As a young boy, the prophet Samuel had prayed, “Speak, Lord, for Your servant is listening.” As an old man, Samuel was still listening and the Lord was still speaking (v.15-16). The nation of Israel had called for a king, and the Lord told Samuel who that king was to be. In order to get that man into Samuel’s presence so that he could be anointed king, God arranged a most unusual situation to bring about a meeting of the two.
A young man named Saul from the tribe of Benjamin was sent to find his father’s lost herd of donkeys (v.2-3). I don’t want to read too much into that, but I think I can safely draw this parallel: the people of Israel were like those wayward, unrestrained donkeys. As a nation, they were stubbornly determined to go their own way, to run from their Heavenly Father, and to wander ignorantly into a place devoid of His protection and blessing. Saul would be the human instrument of God’s authority to restrain His people.
Saul is presented as a handsome young man, apparently the best-looking man in Israel (v.2). We also learn that Saul was unusually tall, standing head and shoulders above anyone in his nation (Saul is the only Israelite in the Bible noted for being tall). He certainly looked like “king” material, but appearances can be deceiving when it comes to godliness in leadership (as Samuel would later learn; see 16:7). The account of the divinely arranged meeting of Saul and Samuel hints that Saul’s physical superiority would not make up for his shortcomings. He was unable to locate the lost livestock, he did not think to seek spiritual help in his search, and he was essentially led by his servant to consult the prophet. Additionally, it seems that Saul did not even know about Samuel, the revered man of God who was known by the whole nation (see 3:20, 4:1), and who lived near Saul’s home town.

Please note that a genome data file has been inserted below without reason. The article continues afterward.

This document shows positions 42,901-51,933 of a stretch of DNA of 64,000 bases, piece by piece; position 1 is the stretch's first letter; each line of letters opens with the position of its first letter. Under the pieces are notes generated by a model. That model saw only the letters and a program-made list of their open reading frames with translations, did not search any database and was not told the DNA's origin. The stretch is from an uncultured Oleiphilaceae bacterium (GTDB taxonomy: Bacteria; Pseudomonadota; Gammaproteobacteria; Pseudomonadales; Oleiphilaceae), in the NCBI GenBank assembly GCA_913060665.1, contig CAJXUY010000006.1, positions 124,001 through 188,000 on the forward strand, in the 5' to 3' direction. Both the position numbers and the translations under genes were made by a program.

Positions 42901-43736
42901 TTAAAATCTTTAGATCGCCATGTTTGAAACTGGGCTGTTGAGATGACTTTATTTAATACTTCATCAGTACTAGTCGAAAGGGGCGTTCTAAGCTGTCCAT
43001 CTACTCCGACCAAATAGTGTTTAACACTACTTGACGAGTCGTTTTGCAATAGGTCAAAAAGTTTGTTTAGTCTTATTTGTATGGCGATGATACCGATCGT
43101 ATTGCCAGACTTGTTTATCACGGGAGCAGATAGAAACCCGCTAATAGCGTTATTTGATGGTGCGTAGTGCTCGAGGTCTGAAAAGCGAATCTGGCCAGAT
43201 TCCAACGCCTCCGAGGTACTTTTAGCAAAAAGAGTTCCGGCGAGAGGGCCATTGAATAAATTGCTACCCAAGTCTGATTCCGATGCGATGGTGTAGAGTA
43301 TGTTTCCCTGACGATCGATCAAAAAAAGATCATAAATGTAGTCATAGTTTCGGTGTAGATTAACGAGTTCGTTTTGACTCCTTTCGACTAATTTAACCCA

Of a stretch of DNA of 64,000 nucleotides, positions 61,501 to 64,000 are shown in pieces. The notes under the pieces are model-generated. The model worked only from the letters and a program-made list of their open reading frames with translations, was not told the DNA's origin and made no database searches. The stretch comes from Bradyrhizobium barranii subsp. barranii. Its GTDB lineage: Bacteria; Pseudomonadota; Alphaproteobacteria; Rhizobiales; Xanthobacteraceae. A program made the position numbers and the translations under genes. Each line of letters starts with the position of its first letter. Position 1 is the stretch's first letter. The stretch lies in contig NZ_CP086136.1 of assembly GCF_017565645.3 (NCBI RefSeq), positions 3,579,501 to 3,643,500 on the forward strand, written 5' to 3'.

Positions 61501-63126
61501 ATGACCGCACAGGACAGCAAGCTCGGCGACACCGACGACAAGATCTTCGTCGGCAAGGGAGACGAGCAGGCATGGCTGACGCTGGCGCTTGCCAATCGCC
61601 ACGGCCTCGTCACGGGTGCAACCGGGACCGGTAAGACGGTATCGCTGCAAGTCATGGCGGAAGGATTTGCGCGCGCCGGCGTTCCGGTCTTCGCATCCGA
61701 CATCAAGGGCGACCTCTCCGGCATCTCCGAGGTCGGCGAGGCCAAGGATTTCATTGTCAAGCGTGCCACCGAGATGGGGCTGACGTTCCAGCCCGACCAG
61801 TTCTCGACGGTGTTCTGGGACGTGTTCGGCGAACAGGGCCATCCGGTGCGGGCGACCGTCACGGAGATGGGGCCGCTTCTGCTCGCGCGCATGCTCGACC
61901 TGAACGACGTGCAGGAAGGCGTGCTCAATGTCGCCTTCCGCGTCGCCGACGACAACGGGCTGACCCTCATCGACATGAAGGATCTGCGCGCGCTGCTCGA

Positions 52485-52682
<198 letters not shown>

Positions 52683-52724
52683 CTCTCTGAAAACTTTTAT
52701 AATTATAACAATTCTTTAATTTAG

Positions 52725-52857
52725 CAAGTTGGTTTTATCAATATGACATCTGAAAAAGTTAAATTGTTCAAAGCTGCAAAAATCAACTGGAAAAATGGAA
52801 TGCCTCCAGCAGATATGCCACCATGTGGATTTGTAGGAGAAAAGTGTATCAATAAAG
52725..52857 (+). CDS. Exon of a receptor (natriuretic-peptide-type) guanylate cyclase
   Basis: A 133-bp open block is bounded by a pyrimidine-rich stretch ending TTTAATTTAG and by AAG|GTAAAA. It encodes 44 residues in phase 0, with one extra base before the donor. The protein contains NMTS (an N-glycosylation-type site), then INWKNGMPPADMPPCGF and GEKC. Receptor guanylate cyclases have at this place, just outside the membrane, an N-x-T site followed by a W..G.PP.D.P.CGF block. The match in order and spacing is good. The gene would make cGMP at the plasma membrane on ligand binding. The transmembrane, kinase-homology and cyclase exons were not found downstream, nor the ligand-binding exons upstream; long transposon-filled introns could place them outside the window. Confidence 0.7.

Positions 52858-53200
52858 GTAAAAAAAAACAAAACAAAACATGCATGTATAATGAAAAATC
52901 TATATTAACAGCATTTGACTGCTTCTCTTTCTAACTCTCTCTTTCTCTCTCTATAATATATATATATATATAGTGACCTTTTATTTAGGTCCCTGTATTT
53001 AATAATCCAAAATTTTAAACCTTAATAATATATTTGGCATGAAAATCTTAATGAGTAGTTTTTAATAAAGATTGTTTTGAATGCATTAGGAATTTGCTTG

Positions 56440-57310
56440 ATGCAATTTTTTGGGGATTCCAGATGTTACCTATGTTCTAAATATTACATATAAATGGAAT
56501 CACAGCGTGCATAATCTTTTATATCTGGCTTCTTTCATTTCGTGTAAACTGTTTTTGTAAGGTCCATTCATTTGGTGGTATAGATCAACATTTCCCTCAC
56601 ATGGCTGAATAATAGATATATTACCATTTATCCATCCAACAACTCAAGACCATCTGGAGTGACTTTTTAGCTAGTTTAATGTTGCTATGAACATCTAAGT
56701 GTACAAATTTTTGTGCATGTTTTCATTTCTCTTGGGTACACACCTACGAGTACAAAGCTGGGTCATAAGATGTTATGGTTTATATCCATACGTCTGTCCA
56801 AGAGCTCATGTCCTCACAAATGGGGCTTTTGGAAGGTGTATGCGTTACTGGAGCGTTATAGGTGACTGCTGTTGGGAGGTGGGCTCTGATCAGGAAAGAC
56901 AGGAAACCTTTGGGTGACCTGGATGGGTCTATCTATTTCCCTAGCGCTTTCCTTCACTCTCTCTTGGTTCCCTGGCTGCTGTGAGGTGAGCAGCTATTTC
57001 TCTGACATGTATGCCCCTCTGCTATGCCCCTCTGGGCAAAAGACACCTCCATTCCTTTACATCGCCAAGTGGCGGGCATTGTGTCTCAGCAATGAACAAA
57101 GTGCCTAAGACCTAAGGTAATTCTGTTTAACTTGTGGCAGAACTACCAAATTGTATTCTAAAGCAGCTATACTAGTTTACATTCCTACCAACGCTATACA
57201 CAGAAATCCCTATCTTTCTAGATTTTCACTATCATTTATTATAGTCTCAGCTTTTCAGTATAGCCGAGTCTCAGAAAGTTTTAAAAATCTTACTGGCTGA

Saul was understandably surprised by the prophet’s invitation to the banquet, the honor given him there, and Samuel’s mysterious compliments (v.20-21). After spending the night on the prophet’s roof, Saul and his servant left for home. On the outskirts of the city, Samuel stopped Saul in order to “make known the word of the Lord” (v.27), something Saul desperately needed in his life.
Could God use an inept shepherd, an unspiritual man to lead His people? Not without a radical, heaven-sent change in Saul’s heart. The same is true for me (and you, too…right?).